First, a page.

Last stop for the Great Springs trail: the Blue Hole in SA
See related article: Comal Springs, another stop for the Great Springs Project
The last stop, end of the line, for the Great Springs Project trail is the "Blue Hole," the official name of the great spring for San Antonio.
Back in the day, it has been noted that the Blue Hole was once a fountain spring that shot water upwards to 20 feet (6 meters) high. Located on the campus of the University of the Incarnate Word at Broadway and Hildebrand Avenue, it provided a place of peace and tranquility for many years.
Today, it's a harsh reminder of what happened to springs like this one that once dazzled its visitors along with rivers filled with fresh water, thus making them suitable for swimming to cool off during those hot dog days of summer. Now, creek bottoms are completely dry and then when there is water, it's too stagnant. Due to the lack of adequate flow, bacteria such as E. coli can build up, thus making it unsafe to jump in. This spring is like many other springs over the Edwards Basin that have dried up. As reported so often, drought along with population growth had placed tremendous demand on the Aquifer which dried up resources.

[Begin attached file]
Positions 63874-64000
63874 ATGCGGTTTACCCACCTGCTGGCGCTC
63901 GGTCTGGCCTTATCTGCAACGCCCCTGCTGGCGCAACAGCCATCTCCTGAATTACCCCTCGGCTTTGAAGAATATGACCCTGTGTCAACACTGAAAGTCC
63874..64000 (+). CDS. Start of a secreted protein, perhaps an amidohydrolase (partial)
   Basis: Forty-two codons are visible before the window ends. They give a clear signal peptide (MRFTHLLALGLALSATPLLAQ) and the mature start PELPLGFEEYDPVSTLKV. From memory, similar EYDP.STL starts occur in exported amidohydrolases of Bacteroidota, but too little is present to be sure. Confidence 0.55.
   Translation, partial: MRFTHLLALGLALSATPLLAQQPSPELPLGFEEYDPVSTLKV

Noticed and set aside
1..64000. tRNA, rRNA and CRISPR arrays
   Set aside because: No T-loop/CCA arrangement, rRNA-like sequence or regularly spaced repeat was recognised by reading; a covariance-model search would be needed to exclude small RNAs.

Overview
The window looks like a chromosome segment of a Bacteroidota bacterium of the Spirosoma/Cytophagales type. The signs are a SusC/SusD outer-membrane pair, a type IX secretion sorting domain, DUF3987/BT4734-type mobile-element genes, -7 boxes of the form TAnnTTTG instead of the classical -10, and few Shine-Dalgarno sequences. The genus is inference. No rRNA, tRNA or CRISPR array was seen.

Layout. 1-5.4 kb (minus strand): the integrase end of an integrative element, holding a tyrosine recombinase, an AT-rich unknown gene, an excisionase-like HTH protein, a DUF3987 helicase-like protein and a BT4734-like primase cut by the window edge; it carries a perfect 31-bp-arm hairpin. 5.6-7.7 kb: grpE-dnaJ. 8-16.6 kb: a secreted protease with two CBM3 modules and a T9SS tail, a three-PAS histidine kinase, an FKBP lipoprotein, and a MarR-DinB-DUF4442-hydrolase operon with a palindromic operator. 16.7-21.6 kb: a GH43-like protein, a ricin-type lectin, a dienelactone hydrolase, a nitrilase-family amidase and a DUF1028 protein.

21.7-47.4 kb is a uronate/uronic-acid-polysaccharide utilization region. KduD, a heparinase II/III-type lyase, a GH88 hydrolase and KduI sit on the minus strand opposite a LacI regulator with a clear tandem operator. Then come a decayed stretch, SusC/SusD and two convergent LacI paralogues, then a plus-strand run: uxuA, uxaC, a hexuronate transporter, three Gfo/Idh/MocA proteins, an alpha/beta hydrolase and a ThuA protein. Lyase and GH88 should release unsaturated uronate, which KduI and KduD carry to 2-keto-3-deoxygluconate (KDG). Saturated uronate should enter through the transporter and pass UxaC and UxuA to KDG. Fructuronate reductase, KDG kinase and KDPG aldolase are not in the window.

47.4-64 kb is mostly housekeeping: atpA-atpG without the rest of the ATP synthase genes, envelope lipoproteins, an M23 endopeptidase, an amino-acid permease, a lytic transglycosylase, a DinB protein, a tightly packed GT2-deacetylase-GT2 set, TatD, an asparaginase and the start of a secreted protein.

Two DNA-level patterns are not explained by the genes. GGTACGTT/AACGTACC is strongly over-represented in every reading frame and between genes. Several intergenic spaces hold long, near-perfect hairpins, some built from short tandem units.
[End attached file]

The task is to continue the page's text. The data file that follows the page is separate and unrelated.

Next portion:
It was not that long ago that the San Antonio River flowed constantly, gracing itself through parks along its path. We can only hope and pray for the end of the drought. So far, it is taking on the magnitude of the Dust Bowl which lasted seven years—1933 - 1940. According to drought.gov/states/texas, the map suggests 2020 as the year that the current drought started.
Other creeks such as Salado Creek were abundant as historians recorded them as favorite swimming holes. It was noted that the water was fresh. Many rivers are now polluted from runoffs.
Great Springs Project
The Blue Hole is one of four springs on tap to be connected by the Great Springs Project Trail. Organizers are aiming at 2036, the Texas Republic bi-centennial, to build a trail that would run between Austin and San Antonio via San Marcos and New Braunfels. Austin, San Marcos, and New Braunfels are home to Barton Springs, San Marcos Springs, and Comal Springs, respectively. They must obtain right-aways and funding to make this massive effort a reality. Such an endeavor would help bring Texas up to what had been done in other states and countries for inter-city trails.
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